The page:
05 What Are the Best Work-From-Home Jobs?

In job categories that are a good fit for remote work, engagement climbs and employee burnout with your remote team declines as the amount of time working remotely increases.

But not all roles transition well to remote work. Leaders should evaluate each job's suitability for remote work by analyzing job demands and factors that affect productivity.

Such evaluations, however, require caution. Making uninformed generalizations about specific jobs may hide opportunities and risks related to remote work.

Our Analysis

Gallup researchers mined our database of 550+ jobs summarized into 35 roles across 20 industries to assess how remote work influences success in each job, both historically and during COVID-19.

Combining the job structure information with our extensive Gallup Panel survey data, we examined how working from home affected key aspects of the employee experience, such as employee engagement, burnout, meaningful feedback and job preparedness.

A Look at the Obviously Good Positions for Remote Work

Remote knowledge workers tend to experience positive outcomes, having higher engagement and lower burnout rates associated with a greater proportion of time spent working remotely.

Based on remote-ready criteria, some broad categories of jobs are obvious candidates for increased remote work.

Knowledge workers, for example, who generally spend most of their day exercising technical skills, experience more positive outcomes when working remotely most of the time.

Before the COVID-19 pandemic, many employees in knowledge worker roles were already doing at least some work from home.

Nevertheless, within the broad knowledge worker category, remote worker experiences vary significantly from role to role, making careful evaluation of each role necessary.

Using 3 Criteria to Evaluate Positions for Remote Work

Examining our extensive databases, Gallup found that an optimal remote work role meets three criteria:

Clearly, the starting point for evaluating if a role could be performed from home long term is to consider whether the job can even be completed in a work-from-home environment.

Tasks and processes that are well-defined have clear timelines, expectations and measures of evaluation.

Highly interdependent work means the work needs more than simple communication and collaboration. It requires simultaneous or synchronized input from multiple partners to complete tasks and move a project forward.

These three criteria are not a formula for guaranteed success or failure. Workers who do not meet all of these criteria may still be able to work from home.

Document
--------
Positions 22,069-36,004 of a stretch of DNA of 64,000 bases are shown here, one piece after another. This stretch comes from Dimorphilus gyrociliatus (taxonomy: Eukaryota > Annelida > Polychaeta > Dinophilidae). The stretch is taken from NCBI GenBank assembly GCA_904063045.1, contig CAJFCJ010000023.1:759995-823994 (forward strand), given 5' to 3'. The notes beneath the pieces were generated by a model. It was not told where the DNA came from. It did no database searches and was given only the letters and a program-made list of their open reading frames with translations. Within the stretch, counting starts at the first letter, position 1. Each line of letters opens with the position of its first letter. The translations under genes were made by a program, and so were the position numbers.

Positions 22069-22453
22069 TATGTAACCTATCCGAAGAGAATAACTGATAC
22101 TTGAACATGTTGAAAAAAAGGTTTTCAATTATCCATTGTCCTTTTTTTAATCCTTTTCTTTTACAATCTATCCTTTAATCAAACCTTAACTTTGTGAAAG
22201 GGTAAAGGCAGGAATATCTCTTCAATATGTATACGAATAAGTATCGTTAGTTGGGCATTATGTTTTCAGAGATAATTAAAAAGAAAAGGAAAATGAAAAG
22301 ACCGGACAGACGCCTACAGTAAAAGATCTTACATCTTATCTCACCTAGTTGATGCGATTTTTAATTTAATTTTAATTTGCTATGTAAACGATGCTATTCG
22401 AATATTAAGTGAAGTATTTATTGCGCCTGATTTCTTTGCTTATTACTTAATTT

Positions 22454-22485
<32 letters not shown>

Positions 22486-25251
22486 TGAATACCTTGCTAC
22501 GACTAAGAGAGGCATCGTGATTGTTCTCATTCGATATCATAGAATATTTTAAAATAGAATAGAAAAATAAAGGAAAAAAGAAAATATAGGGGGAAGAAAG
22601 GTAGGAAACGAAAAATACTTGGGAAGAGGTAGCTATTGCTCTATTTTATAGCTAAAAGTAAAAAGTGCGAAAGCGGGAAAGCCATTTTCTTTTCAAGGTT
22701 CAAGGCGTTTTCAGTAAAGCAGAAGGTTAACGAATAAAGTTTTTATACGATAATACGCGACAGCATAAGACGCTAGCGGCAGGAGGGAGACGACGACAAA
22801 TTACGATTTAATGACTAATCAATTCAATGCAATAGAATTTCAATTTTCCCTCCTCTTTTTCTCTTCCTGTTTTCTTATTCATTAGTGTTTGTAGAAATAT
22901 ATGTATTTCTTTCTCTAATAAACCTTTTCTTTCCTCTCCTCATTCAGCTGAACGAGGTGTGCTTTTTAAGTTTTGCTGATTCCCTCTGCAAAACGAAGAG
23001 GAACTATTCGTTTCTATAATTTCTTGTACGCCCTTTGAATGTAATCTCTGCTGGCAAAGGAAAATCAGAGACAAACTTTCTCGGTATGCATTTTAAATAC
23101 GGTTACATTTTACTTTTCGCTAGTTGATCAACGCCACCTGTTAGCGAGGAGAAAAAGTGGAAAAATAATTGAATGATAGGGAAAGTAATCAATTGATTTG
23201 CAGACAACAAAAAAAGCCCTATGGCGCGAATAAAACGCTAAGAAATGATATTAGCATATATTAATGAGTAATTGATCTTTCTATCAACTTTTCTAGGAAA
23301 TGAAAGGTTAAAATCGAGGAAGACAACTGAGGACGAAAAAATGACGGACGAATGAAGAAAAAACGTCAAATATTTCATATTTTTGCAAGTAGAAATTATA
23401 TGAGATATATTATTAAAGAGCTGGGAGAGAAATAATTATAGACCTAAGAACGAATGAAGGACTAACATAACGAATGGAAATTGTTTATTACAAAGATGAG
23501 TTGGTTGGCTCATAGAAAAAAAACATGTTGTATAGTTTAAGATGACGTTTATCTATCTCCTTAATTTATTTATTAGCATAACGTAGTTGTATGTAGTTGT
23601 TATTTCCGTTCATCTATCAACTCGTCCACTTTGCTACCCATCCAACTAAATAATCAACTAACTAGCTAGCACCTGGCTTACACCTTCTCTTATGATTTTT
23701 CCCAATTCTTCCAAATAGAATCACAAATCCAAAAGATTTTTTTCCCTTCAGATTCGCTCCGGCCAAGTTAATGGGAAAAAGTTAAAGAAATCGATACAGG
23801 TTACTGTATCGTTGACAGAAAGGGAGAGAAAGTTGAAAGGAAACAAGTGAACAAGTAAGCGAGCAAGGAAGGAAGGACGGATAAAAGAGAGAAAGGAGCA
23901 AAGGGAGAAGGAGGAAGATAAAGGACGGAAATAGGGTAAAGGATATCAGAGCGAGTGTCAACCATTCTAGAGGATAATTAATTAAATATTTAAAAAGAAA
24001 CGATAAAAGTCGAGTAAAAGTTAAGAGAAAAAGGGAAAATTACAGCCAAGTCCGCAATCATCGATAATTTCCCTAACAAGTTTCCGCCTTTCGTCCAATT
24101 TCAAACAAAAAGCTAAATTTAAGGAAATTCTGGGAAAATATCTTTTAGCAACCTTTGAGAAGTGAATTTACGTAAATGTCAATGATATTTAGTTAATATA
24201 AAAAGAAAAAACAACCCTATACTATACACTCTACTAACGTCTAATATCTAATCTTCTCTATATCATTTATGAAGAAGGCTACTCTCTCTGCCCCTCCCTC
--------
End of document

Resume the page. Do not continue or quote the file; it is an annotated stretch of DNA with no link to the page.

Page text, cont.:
But based on Gallup's analysis of remote worker engagement and burnout, roles that do not meet all three criteria will likely require additional support from the manager and organization to produce exceptional performance.

An Example: Two Job Types, One's Ready for Remote Work, One's Not

Consider some seemingly similar knowledge worker jobs that Gallup studied within the financial services industry.

In this study, we compared two job families, that is a grouping of closely related positions. One job family was composed of financial advisers and insurance and real estate workers. The second was composed of accountants, CPAs and auditors.

While both sets of roles require financial expertise, meaningful differences shape an employee's experience and success working remotely.

Job Type 1: Finance, Insurance and Real Estate Remote Work

The finance, insurance and real estate roles studied require consultations with clients in a sales or account-growth capacity.

People in these jobs often are responsible for their own portfolio of accounts or clients and can fulfill their responsibilities without frequent interdependent work with colleagues. That is, the roles naturally require a fair amount of autonomy and independent decision-making.

Therefore, the flexibility gained by working remotely in these roles helps elevate employee engagement.

Additionally, at-home workers in these roles report receiving even more meaningful feedback than their counterparts working in a traditional work environment.

However, unlike most knowledge workers, these financial professionals experience higher levels of burnout when they primarily work from home. Perhaps their intensified focus on clients and productivity makes it particularly difficult for them to set boundaries related to work-life integration.

Managers of people in finance, insurance and real estate roles need to be mindful of how they can support the wellbeing of their employees at home to reduce the impact of burnout on their team members.